Madieu Williams, Safety with the Minnesota Vikings, who immigrated to the United States from Sierra Leone at the age of 9. While he had never heard of American football until he came to the US, the sense of community and belonging to a team that it provided him proved a winning path that led him to his career in the NFL. But never forgetting where he came from, Madieu created his own foundation as an vehicle to give back to Sierra Leone, providing teacher training, uniforms and school supplies for the kids, He has also partnered with Healing Hands, a US-based NGO, to travel to Sierra Leone and perform surgeries free of charge for many of the children, men and women too poor to have those services. His efforts earned him the prestigious Walter Payton Man of the Year Award in 2011, recognizing his contributions both on and off the field.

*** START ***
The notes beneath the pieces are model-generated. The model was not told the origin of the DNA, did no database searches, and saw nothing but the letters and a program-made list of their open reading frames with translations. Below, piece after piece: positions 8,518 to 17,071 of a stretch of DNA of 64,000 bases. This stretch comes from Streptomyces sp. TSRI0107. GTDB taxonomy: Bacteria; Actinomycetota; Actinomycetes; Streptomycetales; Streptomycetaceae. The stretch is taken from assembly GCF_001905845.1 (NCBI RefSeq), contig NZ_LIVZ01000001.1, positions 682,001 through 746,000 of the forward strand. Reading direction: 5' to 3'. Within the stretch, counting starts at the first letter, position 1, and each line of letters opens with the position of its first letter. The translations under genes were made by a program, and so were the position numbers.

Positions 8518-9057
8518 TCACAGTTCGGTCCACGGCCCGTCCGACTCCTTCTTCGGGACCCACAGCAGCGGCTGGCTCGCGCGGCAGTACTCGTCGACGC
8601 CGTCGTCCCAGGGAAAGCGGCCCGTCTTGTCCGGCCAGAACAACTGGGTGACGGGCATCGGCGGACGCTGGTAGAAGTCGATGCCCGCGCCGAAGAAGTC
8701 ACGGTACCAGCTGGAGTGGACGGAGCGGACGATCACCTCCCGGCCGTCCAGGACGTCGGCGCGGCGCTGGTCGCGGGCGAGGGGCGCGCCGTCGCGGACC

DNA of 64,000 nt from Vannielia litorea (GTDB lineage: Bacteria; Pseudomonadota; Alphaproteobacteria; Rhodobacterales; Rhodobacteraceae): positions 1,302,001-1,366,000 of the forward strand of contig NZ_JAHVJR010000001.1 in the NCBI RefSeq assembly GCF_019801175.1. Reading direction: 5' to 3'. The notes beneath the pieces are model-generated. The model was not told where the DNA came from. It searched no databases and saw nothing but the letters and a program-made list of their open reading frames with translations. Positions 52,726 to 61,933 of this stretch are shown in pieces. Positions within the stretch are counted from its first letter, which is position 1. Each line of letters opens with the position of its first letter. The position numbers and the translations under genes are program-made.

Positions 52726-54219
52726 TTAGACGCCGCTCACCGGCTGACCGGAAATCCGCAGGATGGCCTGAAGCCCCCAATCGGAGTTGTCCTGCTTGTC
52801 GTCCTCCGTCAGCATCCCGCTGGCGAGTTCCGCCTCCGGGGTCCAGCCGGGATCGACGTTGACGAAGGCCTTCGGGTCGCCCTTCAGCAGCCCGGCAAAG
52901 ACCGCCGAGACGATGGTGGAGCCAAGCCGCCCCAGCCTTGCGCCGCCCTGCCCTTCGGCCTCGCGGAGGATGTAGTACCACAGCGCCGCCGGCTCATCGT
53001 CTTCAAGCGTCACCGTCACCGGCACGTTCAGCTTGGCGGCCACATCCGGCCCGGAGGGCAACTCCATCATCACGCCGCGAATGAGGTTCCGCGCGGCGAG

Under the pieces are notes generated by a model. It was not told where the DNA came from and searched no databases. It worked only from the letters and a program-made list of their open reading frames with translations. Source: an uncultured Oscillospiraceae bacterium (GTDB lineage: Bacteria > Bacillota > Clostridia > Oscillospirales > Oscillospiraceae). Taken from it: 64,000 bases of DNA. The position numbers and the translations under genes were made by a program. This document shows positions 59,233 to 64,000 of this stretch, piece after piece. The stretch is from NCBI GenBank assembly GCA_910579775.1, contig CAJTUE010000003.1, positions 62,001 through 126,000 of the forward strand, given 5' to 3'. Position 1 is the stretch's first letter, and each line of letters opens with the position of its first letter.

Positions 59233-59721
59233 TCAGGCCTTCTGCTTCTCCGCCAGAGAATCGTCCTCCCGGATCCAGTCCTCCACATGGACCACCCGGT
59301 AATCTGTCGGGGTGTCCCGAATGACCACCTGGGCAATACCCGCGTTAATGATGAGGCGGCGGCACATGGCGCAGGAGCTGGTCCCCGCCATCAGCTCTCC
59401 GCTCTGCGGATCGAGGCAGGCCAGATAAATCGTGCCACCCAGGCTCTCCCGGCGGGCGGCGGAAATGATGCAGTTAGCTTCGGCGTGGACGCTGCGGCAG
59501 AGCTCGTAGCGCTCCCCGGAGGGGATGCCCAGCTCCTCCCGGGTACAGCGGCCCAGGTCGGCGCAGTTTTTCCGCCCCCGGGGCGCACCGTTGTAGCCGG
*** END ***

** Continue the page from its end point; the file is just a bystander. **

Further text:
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On Tuesday, I spoke at the Global Diaspora Forum, a gathering at the State Department that brought together representatives from diaspora communities around the world, from Haiti to Tanzania. I had the opportunity to talk about ways USAID is rebuilding our engagement with diaspora—in areas like philanthropy, entrepreneurship, and volunteerism—under the framework of the Diaspora Network Alliance. And I shared my appreciation for the unique relationships, knowledge and skills that diaspora communities bring to development.
In the aftermath of the last year’s earthquake in Haiti, diaspora volunteers worked with Tufts University to help translate text messages from people trapped in rubble—information we fed to our search and rescue teams on the ground in Haiti that helped save lives. In South Sudan, we worked with skilled, educated Sudanese diaspora volunteers to develop local capacity in health and education. As the referendum for independence approached, we supported polling stations abroad so that members of the southern Sudanese diaspora could participate.